Some kids are born behind the eight ball. And their lives get messy quick.
Battle Scars by Cal Marcius
My grandfather treated his grandchildren the way he’d treated his own, quick with the back of his hand. Decades of practise had made him a great marksman.
At family get-togethers, while the women and girls prepared food, he would take all the boys to the barn and make them fight. There were promises of sitting at the head of the table for the winner.
Humiliation was the gift for the loser. A face smeared with blood and animal shit, and the laughter of the others following you while you made your way to the stream to wash off the hurt.
“This’s how men are made,” he’d say.
He’d spit in the straw and select his next fighter, the strong against the weak.
“Don’t cry. Don’t show fear. Don’t show rage. Most importantly, don’t give away what you’re thinking.”
He made us shout out the words. A mantra for hardened boys.
When he wasn’t around we would laugh at his accent, the drawl in his voice and the words no outsider could understand. Made up words that became part of his language. Part of us.
I rode my bike to the barn every day, and I was never alone. We were like moths to the flame. Desperate for his approval. Desperate to be crowned his favourite.
All but Tommy. My baby brother wanted none of that. He’d cry himself to sleep, hurting from the punches, praying he’d never have to go back again. His cousins would make fun of him. Call him Tamara, one of the girls. And I would join in, hoping to win points off the old man.
My grandfather prided himself on our reputation. It was well known you didn’t mess with the Harrison kids. Thugs, who’d end up in prison, or worse.
I would show my sisters the battle scars, the cuts and bruises and broken bones. I would listen to my mother, forbidding me to go back to him, but would rush back as soon as my injuries had healed, dragging Tommy with me. Telling him to man-up. Telling him to stop embarrassing me.
The old man was forging a breed of willing fighters, and we were blind to his true intentions. We were a means to money, and nothing else. This couldn’t have been more apparent than when he loaded us into his van and drove us to a warehouse two hours from home. At the centre was a makeshift ring of sandbags. Men stood, taking bets, pushing their fighters into the ring. Boys no older than my cousins and I. Teenagers with nothing to live for. What once was a game had become deadly survival, as we watched boys beaten into unconsciousness and dragged out of the ring by their feet.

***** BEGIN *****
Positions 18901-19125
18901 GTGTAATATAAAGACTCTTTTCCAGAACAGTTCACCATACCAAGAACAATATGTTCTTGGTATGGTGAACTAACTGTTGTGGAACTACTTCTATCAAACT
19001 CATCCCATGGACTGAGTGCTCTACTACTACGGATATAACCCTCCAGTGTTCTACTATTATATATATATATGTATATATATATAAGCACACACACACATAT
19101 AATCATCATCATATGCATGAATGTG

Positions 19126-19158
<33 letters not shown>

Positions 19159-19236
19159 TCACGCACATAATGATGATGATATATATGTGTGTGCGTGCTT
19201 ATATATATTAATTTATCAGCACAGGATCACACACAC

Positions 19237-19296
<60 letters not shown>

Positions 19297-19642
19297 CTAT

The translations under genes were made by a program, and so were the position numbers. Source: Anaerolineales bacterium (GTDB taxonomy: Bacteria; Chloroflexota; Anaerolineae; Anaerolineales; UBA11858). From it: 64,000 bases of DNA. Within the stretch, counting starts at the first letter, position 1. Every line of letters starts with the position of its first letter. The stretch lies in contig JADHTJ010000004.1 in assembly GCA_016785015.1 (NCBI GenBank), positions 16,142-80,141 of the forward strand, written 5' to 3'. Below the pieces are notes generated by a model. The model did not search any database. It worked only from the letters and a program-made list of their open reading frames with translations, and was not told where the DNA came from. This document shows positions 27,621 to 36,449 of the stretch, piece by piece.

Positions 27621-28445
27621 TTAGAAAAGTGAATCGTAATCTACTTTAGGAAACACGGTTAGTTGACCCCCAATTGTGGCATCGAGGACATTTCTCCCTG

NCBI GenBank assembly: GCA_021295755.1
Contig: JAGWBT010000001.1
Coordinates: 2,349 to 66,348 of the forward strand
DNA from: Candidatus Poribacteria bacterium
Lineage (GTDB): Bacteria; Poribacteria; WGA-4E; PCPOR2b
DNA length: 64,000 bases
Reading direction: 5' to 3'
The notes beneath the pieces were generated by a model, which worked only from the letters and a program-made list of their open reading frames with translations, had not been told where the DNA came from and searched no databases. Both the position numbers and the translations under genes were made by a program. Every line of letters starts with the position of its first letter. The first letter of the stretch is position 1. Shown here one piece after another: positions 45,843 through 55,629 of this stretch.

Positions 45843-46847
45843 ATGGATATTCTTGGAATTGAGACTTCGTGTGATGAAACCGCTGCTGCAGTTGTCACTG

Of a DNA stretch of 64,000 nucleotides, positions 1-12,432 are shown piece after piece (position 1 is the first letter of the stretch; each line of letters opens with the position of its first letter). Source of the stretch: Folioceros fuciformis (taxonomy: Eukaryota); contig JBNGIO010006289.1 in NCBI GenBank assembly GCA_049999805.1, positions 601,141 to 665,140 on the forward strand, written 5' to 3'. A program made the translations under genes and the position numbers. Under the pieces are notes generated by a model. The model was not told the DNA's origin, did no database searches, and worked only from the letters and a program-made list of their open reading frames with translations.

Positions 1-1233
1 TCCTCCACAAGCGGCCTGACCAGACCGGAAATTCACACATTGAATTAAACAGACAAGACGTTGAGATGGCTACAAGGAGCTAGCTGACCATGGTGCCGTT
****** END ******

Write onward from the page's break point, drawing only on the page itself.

Five years on, I stand over the old man, my knuckles dipped in his blood. The last of a dying breed.
We switched off Tommy’s life support in the morning. It took my mother eleven months to understand there was no coming back for him. Brain dead, they’d said. The machines just prolonging his suffering. But she had to try. I had to.
My grandfather knows it’s the end for him as I shout in his face, “Don’t cry. Don’t show fear. Don’t show rage. Don’t give away what you’re thinking.”
Each word is punctuated by another blow to his face. And with each blow I see Tommy, crying, wanting to go home. ***
My mother tells me to head to the mainland. Tells me that her brothers will be coming after me.
“I’m not afraid to die,” I say. “I don’t care.”
“I know,” she says. “But I do.”
She hands me an envelope filled with twenties and a bag packed with my clothes.
And I leave, knowing I will never see her again.
Cal Marcius is a freelance writer who lives in the frozen wastes of northern England (though it's not as bad as Lapland 3,000 miles north). His stories have been published online and in print, including crime outlets Yellow Mama Webzine, and Shotgun Honey. His stories also appear in the anthologies "Rogue" from Near to the Knuckle and "Paladins" by Aidan Thorn.
Born in legendary England, but having sojourned in Poland for some time, Brit-Grit author Paul D. Brazill typically pens what he c...
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